Indy also lost its first two games last season and finished 11-5. The Patriots were 2-2 through four games last year, finished 12-4 and won the Super Bowl. The Panthers were 3-8-1 and ended up winning the division. In 2011, the Giants lost four straight games and fell to 6-6 before winning the Super Bowl.
Even though the Bills would have had the same record, the tone across the community would be more optimistic this week if Buffalo lost to Indianapolis but beat New England. They didn’t miss the playoffs when they lost Sunday. They missed an opportunity to beat the Pats at home. It was one loss, nothing more.
That’s not to say everything is fine along One Bills Drive. In fact, it’s not.
The Bills need to make numerous adjustments after getting humbled Sunday. It starts with the head coach or, more specifically, his attitude. Rex can talk tough all he wants, but it sounds like noise when his defense plays the passive scheme on display Sunday. If his team is going down, it better go down swinging.
Tom Brady threw for 466 yards and three touchdowns because the Bills allowed him to turn a regular-season game into a seven-on-seven clinic. Buffalo rushed four defensive linemen, failed to play pressure defense against the Patriots’ receivers and dialed up – what? – maybe a handful of blitzes.
It was a departure from the aggressive style they played against Andrew Luck, when they shot first and asked questions later. Ryan showed too much deference to Brady and the genius on the opposite sideline. The Bills might have been burned deep if they blitzed with single coverage, but they never found out.
Rex looked like a pushover.
Buffalo rushed for 58 yards on its opening drive and scored a touchdown. Offensive coordinator Greg Roman inexplicably called three straight pass plays after New England tied the game. Roman panicked before the Pats pulled away. Buffalo’s backs carried the ball only 15 times over the final 55 minutes.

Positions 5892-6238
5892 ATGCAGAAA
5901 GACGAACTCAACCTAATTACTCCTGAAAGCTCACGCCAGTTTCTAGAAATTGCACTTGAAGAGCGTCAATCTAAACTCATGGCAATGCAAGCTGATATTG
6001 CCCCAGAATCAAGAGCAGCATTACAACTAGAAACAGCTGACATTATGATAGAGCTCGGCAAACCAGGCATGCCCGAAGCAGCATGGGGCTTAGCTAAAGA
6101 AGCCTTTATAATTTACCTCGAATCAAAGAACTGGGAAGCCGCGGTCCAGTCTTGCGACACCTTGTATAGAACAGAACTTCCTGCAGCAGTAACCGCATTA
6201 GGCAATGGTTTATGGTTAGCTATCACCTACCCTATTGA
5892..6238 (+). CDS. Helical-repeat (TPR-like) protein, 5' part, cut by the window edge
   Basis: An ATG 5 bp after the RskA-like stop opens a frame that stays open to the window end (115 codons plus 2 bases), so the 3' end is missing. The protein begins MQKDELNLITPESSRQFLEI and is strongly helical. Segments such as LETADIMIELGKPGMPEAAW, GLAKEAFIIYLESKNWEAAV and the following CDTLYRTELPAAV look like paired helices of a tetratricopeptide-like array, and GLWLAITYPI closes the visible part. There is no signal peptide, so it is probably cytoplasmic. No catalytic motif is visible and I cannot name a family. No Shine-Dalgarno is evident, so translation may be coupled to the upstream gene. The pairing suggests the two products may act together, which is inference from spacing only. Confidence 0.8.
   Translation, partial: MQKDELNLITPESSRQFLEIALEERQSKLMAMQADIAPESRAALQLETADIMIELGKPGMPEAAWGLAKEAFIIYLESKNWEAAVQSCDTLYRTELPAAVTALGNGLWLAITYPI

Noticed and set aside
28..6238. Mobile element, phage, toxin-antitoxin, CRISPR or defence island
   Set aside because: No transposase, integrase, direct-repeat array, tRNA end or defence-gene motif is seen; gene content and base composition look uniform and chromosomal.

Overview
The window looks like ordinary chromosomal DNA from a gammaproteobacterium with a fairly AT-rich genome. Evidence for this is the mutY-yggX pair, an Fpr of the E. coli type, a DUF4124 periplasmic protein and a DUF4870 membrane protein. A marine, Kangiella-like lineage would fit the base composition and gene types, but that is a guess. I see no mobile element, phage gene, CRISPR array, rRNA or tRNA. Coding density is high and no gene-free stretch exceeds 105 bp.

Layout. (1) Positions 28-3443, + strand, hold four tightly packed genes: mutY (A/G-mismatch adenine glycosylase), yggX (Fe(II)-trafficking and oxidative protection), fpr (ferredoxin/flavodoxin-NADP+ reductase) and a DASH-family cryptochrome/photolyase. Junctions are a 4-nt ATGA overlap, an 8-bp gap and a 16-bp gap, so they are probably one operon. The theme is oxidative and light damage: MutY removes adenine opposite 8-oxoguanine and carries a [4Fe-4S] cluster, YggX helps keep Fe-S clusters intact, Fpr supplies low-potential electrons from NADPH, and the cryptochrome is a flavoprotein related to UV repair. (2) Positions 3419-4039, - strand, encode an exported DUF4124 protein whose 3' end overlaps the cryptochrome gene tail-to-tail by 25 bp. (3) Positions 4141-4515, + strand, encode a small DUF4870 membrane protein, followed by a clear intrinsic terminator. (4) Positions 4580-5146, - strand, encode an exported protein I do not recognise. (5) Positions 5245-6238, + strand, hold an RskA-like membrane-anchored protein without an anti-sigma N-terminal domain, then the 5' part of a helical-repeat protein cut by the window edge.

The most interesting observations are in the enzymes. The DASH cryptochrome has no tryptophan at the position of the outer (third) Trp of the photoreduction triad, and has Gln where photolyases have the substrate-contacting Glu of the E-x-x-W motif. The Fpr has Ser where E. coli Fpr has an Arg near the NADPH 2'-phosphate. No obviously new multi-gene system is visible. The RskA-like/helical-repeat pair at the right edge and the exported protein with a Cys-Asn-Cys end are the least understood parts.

The Bills have a multidimensional threat in Taylor given his strong arm and running ability, but he’s the since-departed Matt Cassel or worse when he’s confined to the pocket. He had receivers open all game Sunday, but he looked uncomfortable and indecisive. He didn’t start throwing with conviction until it was too late.
You want bold? Turn this dude loose.
Call running plays designed specifically for Taylor. It doesn’t always need to be the read option. There are numerous ways to get him in space. He’s not a conventional quarterback, so the Bills shouldn’t treat him like one. They should embrace his strengths rather than work around his limitations.
For the most part, we’re talking about easy fixes, problems that can be solved if they tweak their mindset and make minor adjustments before their first road game. Miami looked vulnerable while losing to Jacksonville last weekend. The Dolphins are banged up and apparently have chemistry problems.
The Bills have seven games before they play New England again, seven games to quiet the alarms that sounded Sunday. How they played against the Patriots is no longer important. What matters now is how they answer the bell.